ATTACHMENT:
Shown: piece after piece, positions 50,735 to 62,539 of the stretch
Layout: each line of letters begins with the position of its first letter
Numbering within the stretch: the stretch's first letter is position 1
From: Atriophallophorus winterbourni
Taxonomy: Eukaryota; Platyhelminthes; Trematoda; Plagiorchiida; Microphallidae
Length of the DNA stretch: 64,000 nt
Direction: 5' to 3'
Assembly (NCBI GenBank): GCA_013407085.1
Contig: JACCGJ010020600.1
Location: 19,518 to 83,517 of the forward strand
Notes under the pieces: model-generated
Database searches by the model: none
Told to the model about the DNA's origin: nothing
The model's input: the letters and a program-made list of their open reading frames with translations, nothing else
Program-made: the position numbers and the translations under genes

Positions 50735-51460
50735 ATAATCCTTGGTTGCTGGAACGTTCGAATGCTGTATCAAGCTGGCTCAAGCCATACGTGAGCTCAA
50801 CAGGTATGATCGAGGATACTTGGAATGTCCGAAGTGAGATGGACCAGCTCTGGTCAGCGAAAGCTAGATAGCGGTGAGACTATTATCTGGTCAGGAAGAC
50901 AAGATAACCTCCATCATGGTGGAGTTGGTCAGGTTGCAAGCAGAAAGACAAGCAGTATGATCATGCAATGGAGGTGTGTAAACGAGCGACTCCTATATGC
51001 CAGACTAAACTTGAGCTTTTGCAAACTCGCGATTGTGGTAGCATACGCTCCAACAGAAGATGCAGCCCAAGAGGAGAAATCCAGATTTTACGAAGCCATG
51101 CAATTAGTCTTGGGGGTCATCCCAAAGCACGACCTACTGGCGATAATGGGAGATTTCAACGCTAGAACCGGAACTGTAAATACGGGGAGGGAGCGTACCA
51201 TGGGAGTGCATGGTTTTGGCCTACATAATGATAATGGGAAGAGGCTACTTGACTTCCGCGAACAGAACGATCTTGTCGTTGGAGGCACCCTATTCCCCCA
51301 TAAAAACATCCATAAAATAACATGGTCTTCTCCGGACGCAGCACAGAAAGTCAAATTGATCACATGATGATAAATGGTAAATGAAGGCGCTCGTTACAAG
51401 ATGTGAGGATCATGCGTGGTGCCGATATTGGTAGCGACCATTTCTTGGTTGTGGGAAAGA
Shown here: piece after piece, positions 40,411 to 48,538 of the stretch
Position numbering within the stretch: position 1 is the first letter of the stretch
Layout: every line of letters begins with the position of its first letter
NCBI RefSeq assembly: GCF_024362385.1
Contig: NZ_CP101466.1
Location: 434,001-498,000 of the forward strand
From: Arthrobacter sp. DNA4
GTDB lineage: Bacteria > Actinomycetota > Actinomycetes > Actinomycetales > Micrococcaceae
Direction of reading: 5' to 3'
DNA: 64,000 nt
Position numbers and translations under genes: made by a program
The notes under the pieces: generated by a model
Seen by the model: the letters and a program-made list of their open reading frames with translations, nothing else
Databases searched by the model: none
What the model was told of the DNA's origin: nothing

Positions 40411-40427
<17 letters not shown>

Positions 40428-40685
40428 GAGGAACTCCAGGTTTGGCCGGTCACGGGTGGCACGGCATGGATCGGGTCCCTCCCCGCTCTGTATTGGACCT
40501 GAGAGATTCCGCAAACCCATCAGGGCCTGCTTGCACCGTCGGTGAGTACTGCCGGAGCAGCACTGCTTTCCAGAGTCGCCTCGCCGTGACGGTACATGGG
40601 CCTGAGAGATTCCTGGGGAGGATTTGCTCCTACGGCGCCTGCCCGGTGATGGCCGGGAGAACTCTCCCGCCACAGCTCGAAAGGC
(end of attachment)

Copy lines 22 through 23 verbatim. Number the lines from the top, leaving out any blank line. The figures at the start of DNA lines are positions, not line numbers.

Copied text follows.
51201 TGGGAGTGCATGGTTTTGGCCTACATAATGATAATGGGAAGAGGCTACTTGACTTCCGCGAACAGAACGATCTTGTCGTTGGAGGCACCCTATTCCCCCA
51301 TAAAAACATCCATAAAATAACATGGTCTTCTCCGGACGCAGCACAGAAAGTCAAATTGATCACATGATGATAAATGGTAAATGAAGGCGCTCGTTACAAG